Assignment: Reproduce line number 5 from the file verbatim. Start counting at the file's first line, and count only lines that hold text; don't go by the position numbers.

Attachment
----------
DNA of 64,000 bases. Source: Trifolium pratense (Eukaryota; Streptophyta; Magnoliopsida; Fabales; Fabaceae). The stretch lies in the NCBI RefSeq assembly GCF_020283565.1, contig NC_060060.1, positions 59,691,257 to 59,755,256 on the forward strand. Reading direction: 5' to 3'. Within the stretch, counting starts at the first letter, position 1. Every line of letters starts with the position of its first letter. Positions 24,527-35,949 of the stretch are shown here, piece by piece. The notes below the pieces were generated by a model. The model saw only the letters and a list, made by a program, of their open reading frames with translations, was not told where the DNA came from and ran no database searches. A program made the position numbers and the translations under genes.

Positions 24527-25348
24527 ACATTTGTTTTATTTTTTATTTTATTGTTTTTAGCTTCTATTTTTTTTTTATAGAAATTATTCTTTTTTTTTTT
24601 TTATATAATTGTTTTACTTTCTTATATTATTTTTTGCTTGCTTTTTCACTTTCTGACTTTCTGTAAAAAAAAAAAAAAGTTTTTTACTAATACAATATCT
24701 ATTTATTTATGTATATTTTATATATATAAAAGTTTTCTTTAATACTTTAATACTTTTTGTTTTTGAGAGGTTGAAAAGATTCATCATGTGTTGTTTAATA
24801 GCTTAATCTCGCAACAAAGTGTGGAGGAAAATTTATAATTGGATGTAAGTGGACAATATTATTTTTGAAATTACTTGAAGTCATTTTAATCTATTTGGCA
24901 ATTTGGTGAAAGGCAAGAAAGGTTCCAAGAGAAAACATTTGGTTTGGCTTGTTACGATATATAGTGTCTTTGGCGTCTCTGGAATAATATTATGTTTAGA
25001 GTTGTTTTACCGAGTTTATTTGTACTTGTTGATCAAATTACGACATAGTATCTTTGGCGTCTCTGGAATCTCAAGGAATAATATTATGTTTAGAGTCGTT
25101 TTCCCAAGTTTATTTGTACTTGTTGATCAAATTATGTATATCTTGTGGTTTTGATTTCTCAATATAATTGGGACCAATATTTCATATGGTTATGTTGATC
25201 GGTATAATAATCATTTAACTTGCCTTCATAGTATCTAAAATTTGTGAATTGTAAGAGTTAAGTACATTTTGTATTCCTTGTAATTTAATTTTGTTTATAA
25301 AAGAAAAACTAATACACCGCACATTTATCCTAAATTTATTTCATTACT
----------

24701 ATTTATTTATGTATATTTTATATATATAAAAGTTTTCTTTAATACTTTAATACTTTTTGTTTTTGAGAGGTTGAAAAGATTCATCATGTGTTGTTTAATA